3      Expert: UN: +3.................13
10     Expert: American/British Pop 
       Music: +10.....................20
5      Expert: Movies & TV: +5........15
6      Electronic Warfare: +6.........16
4      Espionage: +4..................14
3      Firearms: +3...................13
6      English: +6 (Mimic any Accent).16
3      French: +3.....................13
5      Japanese: +5...................15
5      Valdemaran: +5.................15
4      Gambling: +4...................14
1      Gravitics: +1..................11
10     Hacking: +10...................20
4      Leadership: +4.................13
4      Mechanics: +4..................10
3      Pilot: +3......................15
3      Research: +3...................13
5      Stealth: +5....................17
6      Electrical Engineering: +6.....12
3      Handsome
9      Membership: Warriors 9
9      License Warrior: 9
9      Renown: 9
15     Combat Sense: 5

Improbability Field: 
18     Acts as +10 DEX, +10 WILL Activation 8+, 
       for defensive rolls only. Special 
       Effect: Random strange things alter or 
       divert the attack.
Mage Sight: 
4      Discriminatory sense: detect meta-human; 
       Discriminatory Detect Magic with Range
Song Power:
30     Power Framework: 22 pt VPP w/11 pt control 
       cost (-1 pt Burnout (8- on 3d6), -2 pt 
       attached focus, -2 Requires simple skill 
       roll (8 +1 pt per VPP), +1 pt wide SFX))
Polykev armor:
7      1 kill each of ED and PD. Armor radiates 
       damage away as heat, 1 round per D6 
       intercepted, giving +(dice left to radiate) 
       to any heat-or IR-based perception used 
       against him.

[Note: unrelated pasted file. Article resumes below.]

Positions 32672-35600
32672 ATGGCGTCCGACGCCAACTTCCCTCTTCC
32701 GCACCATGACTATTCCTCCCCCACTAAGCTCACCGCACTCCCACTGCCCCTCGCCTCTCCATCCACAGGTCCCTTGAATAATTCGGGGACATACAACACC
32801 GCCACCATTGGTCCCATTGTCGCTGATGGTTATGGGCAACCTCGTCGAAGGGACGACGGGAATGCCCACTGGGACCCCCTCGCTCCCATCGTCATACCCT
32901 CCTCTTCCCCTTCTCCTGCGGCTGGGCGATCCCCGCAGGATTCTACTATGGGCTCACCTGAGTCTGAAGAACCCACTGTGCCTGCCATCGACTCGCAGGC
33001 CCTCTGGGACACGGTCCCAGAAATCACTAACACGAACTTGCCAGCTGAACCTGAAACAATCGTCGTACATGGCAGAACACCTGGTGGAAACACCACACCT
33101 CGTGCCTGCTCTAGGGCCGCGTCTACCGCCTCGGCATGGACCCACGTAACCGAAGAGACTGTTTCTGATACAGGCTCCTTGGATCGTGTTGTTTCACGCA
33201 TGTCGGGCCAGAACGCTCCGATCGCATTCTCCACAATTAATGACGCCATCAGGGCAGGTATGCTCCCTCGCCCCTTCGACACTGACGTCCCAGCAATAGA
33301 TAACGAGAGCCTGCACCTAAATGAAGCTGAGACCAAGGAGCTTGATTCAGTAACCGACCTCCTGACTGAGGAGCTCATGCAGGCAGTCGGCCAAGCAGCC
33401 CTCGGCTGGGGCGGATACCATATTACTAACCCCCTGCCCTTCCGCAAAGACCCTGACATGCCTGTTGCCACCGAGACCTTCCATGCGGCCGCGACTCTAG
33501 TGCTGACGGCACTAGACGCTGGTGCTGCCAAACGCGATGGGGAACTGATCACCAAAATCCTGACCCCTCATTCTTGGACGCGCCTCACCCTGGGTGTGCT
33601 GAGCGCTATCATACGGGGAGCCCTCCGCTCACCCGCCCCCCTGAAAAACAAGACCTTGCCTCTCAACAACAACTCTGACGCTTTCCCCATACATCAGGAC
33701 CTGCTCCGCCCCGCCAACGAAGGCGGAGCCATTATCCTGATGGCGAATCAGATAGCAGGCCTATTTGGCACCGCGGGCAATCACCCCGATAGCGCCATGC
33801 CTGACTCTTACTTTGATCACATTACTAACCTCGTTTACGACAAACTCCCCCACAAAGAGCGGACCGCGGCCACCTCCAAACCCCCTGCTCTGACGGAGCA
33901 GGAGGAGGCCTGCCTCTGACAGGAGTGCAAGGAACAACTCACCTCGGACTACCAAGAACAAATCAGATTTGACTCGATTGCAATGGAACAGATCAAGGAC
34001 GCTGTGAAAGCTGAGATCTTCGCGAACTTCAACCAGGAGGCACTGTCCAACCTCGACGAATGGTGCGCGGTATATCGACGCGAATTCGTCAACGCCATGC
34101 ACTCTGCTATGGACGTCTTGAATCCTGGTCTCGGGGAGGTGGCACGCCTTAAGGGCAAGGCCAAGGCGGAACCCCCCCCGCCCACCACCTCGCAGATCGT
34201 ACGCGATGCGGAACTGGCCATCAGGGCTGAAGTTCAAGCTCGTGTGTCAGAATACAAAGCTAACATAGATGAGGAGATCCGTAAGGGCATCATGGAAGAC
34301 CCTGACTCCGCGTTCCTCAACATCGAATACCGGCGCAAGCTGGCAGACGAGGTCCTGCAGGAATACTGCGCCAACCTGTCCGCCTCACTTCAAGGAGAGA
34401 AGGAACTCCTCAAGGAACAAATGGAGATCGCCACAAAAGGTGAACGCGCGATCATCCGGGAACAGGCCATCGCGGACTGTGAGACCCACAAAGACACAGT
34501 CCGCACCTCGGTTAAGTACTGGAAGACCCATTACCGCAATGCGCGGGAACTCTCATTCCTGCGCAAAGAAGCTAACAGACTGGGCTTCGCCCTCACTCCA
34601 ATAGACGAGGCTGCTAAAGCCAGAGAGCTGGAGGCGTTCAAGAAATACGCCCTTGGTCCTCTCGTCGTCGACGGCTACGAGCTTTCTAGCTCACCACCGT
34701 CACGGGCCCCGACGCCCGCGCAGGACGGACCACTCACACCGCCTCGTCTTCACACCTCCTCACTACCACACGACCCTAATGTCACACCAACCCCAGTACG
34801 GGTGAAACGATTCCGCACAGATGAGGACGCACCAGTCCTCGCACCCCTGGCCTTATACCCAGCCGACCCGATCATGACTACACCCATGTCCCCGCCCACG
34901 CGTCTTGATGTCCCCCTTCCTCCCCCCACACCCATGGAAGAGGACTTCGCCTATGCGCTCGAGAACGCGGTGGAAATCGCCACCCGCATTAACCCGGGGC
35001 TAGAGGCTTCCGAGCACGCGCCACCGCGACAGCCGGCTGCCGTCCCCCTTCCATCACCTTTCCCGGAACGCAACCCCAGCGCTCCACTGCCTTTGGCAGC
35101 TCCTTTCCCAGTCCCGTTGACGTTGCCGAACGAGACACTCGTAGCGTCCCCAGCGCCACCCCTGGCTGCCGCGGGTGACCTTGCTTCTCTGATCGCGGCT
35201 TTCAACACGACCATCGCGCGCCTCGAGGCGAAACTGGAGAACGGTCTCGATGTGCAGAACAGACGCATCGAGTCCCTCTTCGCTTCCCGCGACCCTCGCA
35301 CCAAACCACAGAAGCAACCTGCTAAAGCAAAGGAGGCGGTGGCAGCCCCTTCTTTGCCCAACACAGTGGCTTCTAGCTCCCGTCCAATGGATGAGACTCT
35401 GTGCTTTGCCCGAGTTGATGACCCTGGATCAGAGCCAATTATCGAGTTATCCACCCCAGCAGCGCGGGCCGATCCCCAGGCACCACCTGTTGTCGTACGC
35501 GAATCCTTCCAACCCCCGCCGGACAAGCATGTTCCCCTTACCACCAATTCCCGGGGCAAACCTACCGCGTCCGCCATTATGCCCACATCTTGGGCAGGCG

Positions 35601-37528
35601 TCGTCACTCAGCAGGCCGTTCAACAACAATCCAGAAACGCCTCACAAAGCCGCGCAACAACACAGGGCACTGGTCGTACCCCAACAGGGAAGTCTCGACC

Hard Punches:
2      HA +2d6; Hand-to-Hand Attack (Total w/STR: 7d6)


4 December 2002: Many of the following notes are no longer entirely accurate, thanks mainly to Logan Darklighter's efforts, and the extended dialogues that we pursued about conversion issues on my discussion board. I fully intend to annotate these original notes at a later date with the justifications for the changes Logan (and in some cases I) made.

Not all aspects of the original V&V character have been translated over, for lack of system equivalents. These are few, however. Also, some additional abilities he has demonstrated during play sessions but which don't have explicit V&V system equivalents have been added as Skills, Talents or Perks. (In V&V, anything that's not a power or an attribute is pretty much a freebie situation -- say you have it, and you have it, no game mechanic required.)

The DW version of Doug has a few other things different from the V&V version, mainly for dramatic effect or for convenience of storytelling. Primary among these is "the usual mutant life-extension genes", which is a dramatic device that lets me give him several stops measuring years in length without him being ready for social security when he gets home...

Scaling: For those unfamiliar with the systems involved, V&V uses a 3-18 scale for the normal human range of attributes, with absolutely average being 10.5. It's a bell curve, with the majority of scores clustered between 9 and 12. (Of course, super powers can push an individual's scores well above the top end of human normal, at which point the bell curve no longer applies...) Fuzion uses a pseudolinear scale of 0 to 10+, with 1-2 being defined as "Everyday" (average), 5 as "Exceptional" and 10 or more as "Superhuman". I call this scale "pseudolinear" because it only looks like a straight-line measurement. It's actually a more complex function than that, not quite a logorithmic progression but certainly far from flat: Everything below average is covered by a score of 0 (and sometimes 1), average is 1 or 2, and above average to almost superhuman is the range of 3 through 9. Not exactly a flat, smooth curve, and for this reason it makes converting ability scores more of an art than a science. Here is the rough table of equivalencies that I used as the base for conversions when nothing else was applicable:

V&V Score Fuzion Score
Below 9 0
9 1
12 2
15 6
18 9

Individual V&V scores were converted as follows: